A semi-automated BPMN-based framework for detecting conflicts between security, data-minimization, and fairness requirements
Journal article, 2020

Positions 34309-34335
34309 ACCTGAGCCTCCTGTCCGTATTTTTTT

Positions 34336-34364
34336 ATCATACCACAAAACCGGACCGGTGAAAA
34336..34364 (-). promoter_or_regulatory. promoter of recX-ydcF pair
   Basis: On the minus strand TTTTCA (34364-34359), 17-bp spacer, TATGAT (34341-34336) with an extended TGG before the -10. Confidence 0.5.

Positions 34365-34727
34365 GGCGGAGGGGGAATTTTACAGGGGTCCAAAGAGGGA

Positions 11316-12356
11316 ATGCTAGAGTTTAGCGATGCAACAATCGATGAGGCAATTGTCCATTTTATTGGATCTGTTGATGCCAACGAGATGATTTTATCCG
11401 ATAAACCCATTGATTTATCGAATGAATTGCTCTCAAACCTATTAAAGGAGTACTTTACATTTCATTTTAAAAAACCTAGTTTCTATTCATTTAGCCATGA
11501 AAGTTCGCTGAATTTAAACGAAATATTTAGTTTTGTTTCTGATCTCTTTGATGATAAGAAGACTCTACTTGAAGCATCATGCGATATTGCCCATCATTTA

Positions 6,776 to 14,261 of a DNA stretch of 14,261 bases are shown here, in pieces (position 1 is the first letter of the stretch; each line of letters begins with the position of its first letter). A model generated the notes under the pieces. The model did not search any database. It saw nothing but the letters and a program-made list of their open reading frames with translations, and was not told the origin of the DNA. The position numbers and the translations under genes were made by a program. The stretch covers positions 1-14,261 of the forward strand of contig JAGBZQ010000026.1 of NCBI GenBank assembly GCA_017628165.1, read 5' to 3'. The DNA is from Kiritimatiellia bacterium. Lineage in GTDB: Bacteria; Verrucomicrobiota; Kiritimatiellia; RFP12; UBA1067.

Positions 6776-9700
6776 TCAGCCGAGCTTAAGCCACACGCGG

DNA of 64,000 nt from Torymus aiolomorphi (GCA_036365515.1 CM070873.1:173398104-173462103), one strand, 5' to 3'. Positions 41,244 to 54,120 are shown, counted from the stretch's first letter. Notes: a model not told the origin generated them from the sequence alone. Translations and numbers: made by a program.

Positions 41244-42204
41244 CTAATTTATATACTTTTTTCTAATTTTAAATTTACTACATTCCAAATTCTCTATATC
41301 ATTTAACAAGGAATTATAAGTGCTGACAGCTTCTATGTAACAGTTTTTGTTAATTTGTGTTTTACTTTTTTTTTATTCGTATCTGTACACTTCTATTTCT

Requirements are inherently prone to conflicts. Security, data-minimization, and fairness requirements are no exception. Importantly, undetected conflicts between such requirements can lead to severe effects, including privacy infringement and legal sanctions. Detecting conflicts between security, data-minimization, and fairness requirements is a challenging task, as such conflicts are context-specific and their detection requires a thorough understanding of the underlying business processes. For example, a process may require anonymous execution of a task that writes data into a secure data storage, where the identity of the writer is needed for the purpose of accountability. Moreover, conflicts not arise from trade-offs between requirements elicited from the stakeholders, but also from misinterpretation of elicited requirements while implementing them in business processes, leading to a non-alignment between the data subjects’ requirements and their specifications. Both types of conflicts are substantial challenges for conflict detection. To address these challenges, we propose a BPMN-based framework that supports: (i) the design of business processes considering security, data-minimization and fairness requirements, (ii) the encoding of such requirements as reusable, domain-specific patterns, (iii) the checking of alignment between the encoded requirements and annotated BPMN models based on these patterns, and (iv) the detection of conflicts between the specified requirements in the BPMN models based on a catalog of domain-independent anti-patterns. The security requirements were reused from SecBPMN2, a security-oriented BPMN 2.0 extension, while the fairness and data-minimization parts are new. For formulating our patterns and anti-patterns, we extended a graphical query language called SecBPMN2-Q. We report on the feasibility and the usability of our approach based on a case study featuring a healthcare management system, and an experimental user study. © 2020, The Author(s).